PROMISE: Maryland's AGEP

PROMISE Spring Opening Dinner Meeting: “Getting to Level 10” — Friday, 2/18/11

In PROMISE: Maryland's AGEP on February 17, 2011 at 2:28 PM

PROMISE: Maryland’s AGEP is dedicated to increasing the numbers and diversity of Ph.D.s in Science, Technology, Engineering, and Math fields. PROMISE also provides a strong support system for underrepresented students of all fields, and for all graduate students.

This UMBC Spring Opening Meeting will be combined with the meeting for the Meyerhoff Graduate Fellows Program and will provide candid information and discussion for underrepresented minority students (particularly from Hispanic, African-American, American Indian, Alaska Native, and Pacific Islander backgrounds) about preparations for postdoctoral and professional opportunities that have to begin as a graduate student, overcoming stereotyped challenges, and mentoring.

Come out on Friday, February 18, 2011, at 4:30 PM (Location: Public Policy Building, Room 206, UMBC Campus) for dinner, connections, and community. Learn survival tips and receive an introduction to the concept of “Getting to Level 10.”

This opening meeting will be co-sponsored by the Meyerhoff Graduate Fellows Program.

Our speakers will be UMBC graduates (alumni of the Meyerhoff Graduate Fellows Program) who are now postdoctoral fellows.

* Dr. Carlise Bethel, Johns Hopkins, Department of Pathology

* Dr. Marquis Walker, Johns Hopkins

* Dr. Sampson Kyere, University of Maryland Medical Center


  1. Getting to Level 10

    This seminar was about what it takes to be successful after graduate school, especially with respect to the academic track. Many graduate students are not always fully prepared for the rigors and expectations of a post-doc or a faculty position and find themselves not performing to the level expected of them. In the end, some may find themselves not renewed for the post-doc or not given tenure all because they were not constantly working at Level 10.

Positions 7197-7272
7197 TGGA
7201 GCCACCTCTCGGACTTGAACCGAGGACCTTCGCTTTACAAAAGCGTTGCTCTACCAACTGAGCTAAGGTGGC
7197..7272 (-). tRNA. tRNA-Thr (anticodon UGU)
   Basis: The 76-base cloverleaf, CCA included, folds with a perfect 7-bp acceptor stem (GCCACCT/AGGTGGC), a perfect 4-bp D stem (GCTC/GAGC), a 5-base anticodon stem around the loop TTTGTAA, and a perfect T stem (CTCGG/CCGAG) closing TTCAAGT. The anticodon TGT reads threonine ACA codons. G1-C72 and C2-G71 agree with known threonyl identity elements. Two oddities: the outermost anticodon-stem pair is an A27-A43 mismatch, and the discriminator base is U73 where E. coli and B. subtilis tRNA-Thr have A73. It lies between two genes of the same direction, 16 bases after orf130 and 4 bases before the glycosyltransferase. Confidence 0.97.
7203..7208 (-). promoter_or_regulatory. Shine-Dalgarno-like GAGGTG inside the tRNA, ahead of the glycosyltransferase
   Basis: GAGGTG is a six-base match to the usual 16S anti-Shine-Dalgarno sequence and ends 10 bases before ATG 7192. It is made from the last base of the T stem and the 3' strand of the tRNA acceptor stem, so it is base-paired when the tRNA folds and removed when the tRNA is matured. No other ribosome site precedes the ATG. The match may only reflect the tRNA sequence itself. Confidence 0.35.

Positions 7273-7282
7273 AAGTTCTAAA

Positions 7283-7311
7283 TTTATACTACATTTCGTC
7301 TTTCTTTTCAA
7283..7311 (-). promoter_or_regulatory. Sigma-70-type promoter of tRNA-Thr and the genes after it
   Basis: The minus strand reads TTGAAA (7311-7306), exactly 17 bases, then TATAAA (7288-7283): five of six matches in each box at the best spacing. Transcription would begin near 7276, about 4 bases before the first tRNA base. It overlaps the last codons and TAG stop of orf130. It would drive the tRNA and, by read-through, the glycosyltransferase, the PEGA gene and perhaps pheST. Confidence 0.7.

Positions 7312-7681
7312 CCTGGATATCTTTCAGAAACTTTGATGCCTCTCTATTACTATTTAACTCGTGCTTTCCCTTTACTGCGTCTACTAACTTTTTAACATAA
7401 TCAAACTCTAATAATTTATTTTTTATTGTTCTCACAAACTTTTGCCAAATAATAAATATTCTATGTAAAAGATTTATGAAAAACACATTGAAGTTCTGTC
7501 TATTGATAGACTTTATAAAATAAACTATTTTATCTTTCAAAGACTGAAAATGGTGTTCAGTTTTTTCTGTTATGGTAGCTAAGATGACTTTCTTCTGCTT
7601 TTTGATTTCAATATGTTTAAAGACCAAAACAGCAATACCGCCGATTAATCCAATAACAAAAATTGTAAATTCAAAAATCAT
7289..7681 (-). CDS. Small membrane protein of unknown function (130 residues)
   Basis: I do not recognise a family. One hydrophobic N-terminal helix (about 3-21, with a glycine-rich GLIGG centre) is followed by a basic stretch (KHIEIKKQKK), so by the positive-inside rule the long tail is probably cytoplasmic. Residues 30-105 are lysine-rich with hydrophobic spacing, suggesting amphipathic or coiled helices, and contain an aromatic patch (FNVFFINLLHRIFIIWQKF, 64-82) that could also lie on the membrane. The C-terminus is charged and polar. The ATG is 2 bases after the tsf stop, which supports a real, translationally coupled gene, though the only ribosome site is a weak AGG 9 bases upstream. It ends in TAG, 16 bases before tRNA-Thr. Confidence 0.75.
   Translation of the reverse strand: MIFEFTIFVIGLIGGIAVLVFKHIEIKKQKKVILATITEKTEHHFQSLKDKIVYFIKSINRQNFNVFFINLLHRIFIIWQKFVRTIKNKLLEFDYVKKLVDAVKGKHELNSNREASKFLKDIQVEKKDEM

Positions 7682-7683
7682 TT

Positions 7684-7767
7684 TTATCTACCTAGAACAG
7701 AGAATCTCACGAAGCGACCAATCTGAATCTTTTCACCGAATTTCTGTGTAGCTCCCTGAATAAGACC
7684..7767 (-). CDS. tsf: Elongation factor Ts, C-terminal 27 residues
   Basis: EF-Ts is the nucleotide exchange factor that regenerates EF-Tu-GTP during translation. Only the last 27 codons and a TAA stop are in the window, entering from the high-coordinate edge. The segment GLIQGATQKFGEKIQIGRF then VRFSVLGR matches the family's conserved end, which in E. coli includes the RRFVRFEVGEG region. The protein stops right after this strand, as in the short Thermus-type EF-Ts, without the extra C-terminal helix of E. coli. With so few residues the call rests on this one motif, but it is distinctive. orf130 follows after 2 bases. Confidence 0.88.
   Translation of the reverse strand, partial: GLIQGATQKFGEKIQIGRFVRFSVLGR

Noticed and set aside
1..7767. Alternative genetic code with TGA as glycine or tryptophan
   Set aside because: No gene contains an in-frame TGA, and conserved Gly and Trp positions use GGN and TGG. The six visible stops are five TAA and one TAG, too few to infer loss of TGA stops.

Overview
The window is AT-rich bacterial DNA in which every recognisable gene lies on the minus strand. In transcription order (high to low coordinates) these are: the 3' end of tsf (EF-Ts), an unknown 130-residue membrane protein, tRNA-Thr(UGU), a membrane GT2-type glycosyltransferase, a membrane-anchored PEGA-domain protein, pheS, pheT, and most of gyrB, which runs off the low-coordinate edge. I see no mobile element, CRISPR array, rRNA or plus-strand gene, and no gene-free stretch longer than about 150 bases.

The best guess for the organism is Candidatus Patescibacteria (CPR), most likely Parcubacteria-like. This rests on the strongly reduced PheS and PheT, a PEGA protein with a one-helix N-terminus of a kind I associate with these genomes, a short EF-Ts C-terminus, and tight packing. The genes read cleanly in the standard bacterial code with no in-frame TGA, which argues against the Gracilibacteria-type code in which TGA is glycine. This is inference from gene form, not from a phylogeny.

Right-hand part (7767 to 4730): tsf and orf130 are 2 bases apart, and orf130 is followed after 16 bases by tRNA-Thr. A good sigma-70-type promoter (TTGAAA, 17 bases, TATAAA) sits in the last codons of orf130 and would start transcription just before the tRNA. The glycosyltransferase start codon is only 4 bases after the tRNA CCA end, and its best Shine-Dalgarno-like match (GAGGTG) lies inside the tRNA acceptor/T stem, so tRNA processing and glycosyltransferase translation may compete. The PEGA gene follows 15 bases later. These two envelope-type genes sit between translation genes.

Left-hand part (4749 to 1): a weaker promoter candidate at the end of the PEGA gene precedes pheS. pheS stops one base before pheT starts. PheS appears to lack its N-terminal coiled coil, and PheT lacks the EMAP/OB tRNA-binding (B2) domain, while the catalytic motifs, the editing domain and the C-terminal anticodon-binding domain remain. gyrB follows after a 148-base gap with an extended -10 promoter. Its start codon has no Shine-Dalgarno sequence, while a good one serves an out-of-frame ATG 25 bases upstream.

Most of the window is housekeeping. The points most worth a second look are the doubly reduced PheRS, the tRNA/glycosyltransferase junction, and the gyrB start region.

The three panelists, all in various stages of their post-graduate careers, gave us interesting perspectives on what working at Level 10 entails. A lot of their advice had to do with having good time management skills, being current in your research field, being consistent, being valuable or better yet invaluable to your lab or department. They stressed being prepared and always looking towards that next step or that next goal. All three of the panelists are highly industrious and respected individuals in their field and it was a pleasure hearing their insight.

    Natasha Wilson 2/28/2011 8:54am

  2. I appreciated this seminar, just because the panelists were graduate students who look like me and were in my very same place at one point. They were extremely positive about their transitions to the next level, whether it was a post-doc position or a residency. The panelists also expressed that it takes hard work to make the transition, and you should always be thinking about and preparing for the next step.

    It was also good to hear from the panelists about their personal lives and how they balance family and work, and overall, I felt like “getting to a level 10” was exactly that. It is important to be able to balance work and personal life, and to be good at both roles. One should be productive in their work environment, but also able to maintain healthy personal relationships.

  3. I posed the question, about prioritizing when dealing with the transitioning phase in your life (e.g. transitioning from post-doc to the next step). All three candidates had an MD/PhD, which I found fascinating.

    Dr. Walker mentioned that it is good to stay in a post-doc between 2 and 5 years, anything outside of that is easily interpreted as abnormal. As mentioned in the previous comments work-life balance is a must. It is important to keep doing your research, but make sure it is clear the times you are not going to be working on research so that you can prepare for future opportunities and other responsibilities.